You should read the argument yourself at the linked page, but as I understand it, it goes as follows:
- If the existence of God were a logically necessary truth, then any statement that follows logically from God's existence would also be a logically necessary truth.
- Thus the negation of any such statement would be logically incoherent.
- When we look at these negated statements, they are not obviously incoherent.
- Therefore, the existence of God must not be a logically necessary truth.
Let's try out the same argument on a different topic. Let us suppose that the basic theorems of arithmetic are logically necessary. Now, take any statement that follows from the basic theorems: Fermat's Last Theorem, for instance. The negation of that statement is, of course, false. Here is the negation:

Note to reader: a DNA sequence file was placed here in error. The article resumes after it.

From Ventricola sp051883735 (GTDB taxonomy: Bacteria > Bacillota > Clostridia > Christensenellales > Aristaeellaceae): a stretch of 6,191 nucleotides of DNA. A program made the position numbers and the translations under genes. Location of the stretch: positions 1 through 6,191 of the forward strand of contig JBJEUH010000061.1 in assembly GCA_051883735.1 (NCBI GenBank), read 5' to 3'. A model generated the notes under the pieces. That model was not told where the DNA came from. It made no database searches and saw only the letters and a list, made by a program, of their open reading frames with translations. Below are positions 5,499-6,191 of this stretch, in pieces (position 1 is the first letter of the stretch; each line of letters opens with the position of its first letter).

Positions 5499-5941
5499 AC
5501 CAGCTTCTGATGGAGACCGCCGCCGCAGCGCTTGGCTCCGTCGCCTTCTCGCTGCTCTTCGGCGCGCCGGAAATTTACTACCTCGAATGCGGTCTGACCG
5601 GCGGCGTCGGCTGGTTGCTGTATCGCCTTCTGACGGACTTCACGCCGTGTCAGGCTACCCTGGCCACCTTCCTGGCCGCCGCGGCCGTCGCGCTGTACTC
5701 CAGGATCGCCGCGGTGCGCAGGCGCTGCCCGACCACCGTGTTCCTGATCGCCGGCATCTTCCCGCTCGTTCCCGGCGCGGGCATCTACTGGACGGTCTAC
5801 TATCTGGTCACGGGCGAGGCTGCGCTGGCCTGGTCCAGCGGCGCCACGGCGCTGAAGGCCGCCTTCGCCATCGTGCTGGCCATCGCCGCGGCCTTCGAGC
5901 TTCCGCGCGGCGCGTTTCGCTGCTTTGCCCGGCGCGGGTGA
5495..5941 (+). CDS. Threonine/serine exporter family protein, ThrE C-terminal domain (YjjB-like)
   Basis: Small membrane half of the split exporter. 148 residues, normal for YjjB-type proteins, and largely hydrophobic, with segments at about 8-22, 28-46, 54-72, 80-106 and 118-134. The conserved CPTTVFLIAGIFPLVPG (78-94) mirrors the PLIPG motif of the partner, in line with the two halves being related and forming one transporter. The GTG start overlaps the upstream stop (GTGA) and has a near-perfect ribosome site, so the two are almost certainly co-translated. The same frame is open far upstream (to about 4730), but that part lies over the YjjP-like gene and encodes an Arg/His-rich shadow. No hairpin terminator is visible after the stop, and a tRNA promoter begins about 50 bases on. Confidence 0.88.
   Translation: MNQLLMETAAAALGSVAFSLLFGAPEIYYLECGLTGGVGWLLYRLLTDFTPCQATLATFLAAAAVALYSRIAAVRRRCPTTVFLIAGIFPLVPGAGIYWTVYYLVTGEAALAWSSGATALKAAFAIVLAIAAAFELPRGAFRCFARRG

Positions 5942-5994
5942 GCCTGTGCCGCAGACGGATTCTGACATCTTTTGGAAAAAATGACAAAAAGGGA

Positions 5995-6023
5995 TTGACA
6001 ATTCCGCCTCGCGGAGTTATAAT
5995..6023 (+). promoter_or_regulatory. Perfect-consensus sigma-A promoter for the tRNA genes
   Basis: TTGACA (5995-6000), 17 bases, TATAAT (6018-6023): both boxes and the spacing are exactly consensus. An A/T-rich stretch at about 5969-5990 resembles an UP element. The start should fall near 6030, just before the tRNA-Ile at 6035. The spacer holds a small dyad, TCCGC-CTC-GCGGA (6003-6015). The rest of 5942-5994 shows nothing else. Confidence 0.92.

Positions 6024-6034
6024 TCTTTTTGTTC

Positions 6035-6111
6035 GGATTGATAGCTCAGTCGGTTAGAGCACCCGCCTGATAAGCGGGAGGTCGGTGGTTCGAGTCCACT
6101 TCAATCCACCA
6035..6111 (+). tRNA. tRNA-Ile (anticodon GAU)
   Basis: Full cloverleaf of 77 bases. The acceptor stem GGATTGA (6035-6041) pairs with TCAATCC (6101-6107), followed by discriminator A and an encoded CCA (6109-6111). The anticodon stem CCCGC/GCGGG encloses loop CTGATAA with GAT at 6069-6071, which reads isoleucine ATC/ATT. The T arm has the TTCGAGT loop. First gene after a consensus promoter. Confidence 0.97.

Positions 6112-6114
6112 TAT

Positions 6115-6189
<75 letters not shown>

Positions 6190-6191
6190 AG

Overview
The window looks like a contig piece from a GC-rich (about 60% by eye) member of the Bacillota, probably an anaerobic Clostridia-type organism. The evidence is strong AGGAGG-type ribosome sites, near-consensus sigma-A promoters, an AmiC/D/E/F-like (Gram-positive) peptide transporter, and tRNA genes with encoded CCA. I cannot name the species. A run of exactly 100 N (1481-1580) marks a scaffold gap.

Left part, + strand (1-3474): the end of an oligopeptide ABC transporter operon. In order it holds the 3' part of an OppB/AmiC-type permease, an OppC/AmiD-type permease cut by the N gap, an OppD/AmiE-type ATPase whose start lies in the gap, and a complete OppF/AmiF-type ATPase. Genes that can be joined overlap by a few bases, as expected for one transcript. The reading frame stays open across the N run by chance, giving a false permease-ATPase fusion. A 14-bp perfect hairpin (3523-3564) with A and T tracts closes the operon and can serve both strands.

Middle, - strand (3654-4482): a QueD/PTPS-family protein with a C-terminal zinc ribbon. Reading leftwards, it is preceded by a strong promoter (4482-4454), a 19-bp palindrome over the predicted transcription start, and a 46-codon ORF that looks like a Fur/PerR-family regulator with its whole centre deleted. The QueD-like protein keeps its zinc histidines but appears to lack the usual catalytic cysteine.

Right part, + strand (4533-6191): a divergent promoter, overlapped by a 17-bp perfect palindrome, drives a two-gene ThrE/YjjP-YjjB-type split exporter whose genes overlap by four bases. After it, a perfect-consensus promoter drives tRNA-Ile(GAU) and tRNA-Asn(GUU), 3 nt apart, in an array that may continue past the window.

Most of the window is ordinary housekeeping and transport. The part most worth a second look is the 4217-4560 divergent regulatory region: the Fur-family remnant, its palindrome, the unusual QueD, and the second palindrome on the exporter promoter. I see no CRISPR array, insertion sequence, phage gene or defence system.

The equation an + bn = cn has a solution for some integers a, b, and c, and some integer n greater than 2.Now, that statement is certainly not obviously incoherent. Indeed, no one knew whether it was true or false for over 250 years. By Swinburne's argument, then, the basic truths of mathematics must not be logically necessary.
So, why does Swinburne think that the negation of a necessarily true statement should be obviously incoherent? It beats me.
Intuitively, it seems unlikely that any such a sweeping argument against deductive proofs of God's existence will be successful, any more than deductive disproofs of God's existence.